(1796–1856), British explorer of the North Pacific, the Arctic, and Africa. The son of the artist Sir William Beechey, Frederick William Beechey entered the British Royal Navy as a first class volunteer in 1806 at the age of ten, and he served aboard the Vengeur during the action at New Orleans. He was appointed lieutenant in HMS Trent, commanded by Lieutenant John Franklin, in an attempt to reach the North Pole in company with the Dorothea, under Captain David Buchan, in 1818. Like Captain Constantine John Phipps in 1773 on a similar mission, the ships were unable to navigate much beyond 80° N latitude, at the edge of the heavy multiyear ice, thus finding no proof of the existence of a supposed open polar sea. Captain Buchan wrote no narrative, and it fell to Beechey to do so years later. His Voyage of Discovery towards the North Pole, Performed in HMS “Dorothea” and “Trent,” in 1818 was published in 1843. As first lieutenant of HMS Hecla, Beechey took part in the remarkably successful Northwest Passage voyage of 1819–1820, commanded by Lieutenant W. E. Parry, wintering at Melville Island, where he was manager of the “Royal Arctic Theatre.” In 1821–1822, Beechey made an overland survey with his brother Henry of the north African coast eastward from Tripoli in cooperation with HMS Adventure, under Captain W. H. Smyth.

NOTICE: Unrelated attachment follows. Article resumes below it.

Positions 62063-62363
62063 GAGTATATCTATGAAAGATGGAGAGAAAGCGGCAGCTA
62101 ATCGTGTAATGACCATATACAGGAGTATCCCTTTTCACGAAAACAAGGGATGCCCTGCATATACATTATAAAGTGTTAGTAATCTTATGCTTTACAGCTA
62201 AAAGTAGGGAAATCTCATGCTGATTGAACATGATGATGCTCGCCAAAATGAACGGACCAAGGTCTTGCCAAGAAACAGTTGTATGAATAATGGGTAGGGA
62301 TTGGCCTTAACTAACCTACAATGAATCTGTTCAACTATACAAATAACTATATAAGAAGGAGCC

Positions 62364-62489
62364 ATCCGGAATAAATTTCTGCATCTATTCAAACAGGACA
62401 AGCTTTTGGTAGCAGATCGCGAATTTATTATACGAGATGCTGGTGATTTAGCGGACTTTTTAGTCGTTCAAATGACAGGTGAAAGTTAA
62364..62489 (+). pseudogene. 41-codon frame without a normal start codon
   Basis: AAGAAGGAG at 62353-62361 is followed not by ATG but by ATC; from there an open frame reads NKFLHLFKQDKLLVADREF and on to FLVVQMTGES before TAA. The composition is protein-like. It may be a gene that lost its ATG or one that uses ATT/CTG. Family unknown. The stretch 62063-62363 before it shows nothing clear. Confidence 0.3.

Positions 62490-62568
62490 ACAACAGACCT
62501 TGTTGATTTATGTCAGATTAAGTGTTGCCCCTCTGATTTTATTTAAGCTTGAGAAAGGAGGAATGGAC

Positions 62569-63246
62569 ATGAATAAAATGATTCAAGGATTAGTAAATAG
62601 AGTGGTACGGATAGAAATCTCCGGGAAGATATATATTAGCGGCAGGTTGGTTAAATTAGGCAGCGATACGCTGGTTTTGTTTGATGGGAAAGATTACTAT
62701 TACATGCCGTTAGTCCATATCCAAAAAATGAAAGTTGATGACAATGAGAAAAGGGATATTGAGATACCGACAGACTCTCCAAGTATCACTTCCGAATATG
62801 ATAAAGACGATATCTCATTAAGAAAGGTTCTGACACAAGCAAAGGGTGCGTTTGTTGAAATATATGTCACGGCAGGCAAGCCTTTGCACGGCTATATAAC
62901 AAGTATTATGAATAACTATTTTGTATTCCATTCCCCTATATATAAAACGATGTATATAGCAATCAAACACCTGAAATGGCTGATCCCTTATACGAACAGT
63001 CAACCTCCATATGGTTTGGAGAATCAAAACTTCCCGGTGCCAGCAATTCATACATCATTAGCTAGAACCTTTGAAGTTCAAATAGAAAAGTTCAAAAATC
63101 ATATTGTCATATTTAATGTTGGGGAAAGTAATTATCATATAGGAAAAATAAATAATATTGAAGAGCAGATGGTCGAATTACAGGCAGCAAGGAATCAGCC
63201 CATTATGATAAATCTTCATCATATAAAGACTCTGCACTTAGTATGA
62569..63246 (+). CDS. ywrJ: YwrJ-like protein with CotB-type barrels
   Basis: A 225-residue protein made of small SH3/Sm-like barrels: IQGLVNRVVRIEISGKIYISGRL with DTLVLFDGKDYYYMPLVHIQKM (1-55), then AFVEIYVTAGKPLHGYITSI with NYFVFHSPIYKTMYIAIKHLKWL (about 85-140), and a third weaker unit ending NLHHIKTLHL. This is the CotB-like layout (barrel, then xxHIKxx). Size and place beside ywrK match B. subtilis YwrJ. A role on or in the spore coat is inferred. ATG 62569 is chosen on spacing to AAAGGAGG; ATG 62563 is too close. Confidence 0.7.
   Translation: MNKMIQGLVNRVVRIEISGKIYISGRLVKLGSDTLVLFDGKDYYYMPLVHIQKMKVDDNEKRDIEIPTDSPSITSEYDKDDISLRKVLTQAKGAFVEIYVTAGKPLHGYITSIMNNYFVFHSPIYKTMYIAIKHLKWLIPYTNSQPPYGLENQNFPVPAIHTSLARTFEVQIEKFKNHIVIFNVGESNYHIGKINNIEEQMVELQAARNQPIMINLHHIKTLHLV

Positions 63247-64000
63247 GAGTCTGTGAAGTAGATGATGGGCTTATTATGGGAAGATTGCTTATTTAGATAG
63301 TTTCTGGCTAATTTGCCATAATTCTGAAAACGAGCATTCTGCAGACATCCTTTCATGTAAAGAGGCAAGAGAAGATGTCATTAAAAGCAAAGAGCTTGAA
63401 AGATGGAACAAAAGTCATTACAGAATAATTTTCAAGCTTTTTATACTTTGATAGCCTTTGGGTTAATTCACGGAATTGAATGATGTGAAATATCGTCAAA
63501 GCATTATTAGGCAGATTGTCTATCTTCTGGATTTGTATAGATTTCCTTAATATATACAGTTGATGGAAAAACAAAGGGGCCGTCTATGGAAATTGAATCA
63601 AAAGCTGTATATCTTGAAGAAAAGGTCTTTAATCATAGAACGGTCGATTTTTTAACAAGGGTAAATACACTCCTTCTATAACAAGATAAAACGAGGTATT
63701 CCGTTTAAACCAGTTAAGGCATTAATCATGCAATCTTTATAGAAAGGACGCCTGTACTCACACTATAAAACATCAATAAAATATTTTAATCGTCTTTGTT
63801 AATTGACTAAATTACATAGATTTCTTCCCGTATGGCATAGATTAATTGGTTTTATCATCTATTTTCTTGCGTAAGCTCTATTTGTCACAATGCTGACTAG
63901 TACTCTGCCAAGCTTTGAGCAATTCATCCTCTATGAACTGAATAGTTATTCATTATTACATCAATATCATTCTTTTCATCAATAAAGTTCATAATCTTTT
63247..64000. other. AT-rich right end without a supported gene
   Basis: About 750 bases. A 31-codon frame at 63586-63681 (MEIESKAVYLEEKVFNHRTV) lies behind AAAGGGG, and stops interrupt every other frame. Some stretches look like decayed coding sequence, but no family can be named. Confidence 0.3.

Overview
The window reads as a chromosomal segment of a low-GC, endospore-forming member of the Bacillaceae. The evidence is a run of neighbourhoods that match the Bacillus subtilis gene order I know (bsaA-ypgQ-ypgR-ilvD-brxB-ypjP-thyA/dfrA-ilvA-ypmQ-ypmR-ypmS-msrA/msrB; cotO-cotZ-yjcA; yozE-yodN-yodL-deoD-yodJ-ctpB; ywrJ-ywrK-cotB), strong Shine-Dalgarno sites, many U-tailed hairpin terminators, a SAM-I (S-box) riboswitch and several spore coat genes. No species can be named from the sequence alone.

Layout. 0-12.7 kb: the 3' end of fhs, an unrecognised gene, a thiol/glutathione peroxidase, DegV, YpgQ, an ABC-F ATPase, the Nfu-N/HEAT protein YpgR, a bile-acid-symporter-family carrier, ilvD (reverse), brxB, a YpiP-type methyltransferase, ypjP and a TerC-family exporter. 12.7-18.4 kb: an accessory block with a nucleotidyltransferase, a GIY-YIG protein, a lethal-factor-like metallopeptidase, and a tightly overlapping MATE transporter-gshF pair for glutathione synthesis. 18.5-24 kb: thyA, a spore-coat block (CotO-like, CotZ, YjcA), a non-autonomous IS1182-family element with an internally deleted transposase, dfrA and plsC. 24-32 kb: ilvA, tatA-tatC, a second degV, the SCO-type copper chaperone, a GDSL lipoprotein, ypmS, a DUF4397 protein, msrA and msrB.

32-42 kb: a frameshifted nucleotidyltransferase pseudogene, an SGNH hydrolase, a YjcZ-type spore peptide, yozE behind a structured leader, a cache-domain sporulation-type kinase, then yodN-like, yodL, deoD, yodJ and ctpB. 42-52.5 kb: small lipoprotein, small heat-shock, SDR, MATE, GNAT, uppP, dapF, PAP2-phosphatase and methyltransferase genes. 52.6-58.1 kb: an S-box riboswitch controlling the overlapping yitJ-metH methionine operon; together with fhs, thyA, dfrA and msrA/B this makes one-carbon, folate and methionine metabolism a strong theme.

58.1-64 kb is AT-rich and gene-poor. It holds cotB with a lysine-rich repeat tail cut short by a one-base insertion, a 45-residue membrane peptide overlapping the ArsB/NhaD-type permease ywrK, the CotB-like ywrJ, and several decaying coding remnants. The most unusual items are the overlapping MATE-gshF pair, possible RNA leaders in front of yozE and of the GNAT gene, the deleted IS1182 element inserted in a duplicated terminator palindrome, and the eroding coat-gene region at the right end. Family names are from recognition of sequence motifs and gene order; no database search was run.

From The Oxford Companion to World Exploration in Oxford Reference.
Subjects: World History.